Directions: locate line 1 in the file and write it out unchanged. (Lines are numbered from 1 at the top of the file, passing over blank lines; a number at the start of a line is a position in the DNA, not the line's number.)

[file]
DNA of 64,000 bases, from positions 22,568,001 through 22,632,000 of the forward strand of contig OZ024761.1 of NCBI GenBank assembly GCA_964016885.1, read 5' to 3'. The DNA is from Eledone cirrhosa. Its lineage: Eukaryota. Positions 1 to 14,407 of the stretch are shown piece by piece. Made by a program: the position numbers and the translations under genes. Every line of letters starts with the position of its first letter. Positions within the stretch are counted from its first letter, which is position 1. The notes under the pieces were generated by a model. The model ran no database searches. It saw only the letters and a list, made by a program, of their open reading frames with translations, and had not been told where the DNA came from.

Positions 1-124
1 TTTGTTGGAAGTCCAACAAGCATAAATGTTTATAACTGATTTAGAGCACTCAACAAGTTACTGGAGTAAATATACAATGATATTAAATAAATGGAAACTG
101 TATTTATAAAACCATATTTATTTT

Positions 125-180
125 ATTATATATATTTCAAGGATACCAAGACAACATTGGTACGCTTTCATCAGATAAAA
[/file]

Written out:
DNA of 64,000 bases, from positions 22,568,001 through 22,632,000 of the forward strand of contig OZ024761.1 of NCBI GenBank assembly GCA_964016885.1, read 5' to 3'. The DNA is from Eledone cirrhosa. Its lineage: Eukaryota. Positions 1 to 14,407 of the stretch are shown piece by piece. Made by a program: the position numbers and the translations under genes. Every line of letters starts with the position of its first letter. Positions within the stretch are counted from its first letter, which is position 1. The notes under the pieces were generated by a model. The model ran no database searches. It saw only the letters and a list, made by a program, of their open reading frames with translations, and had not been told where the DNA came from.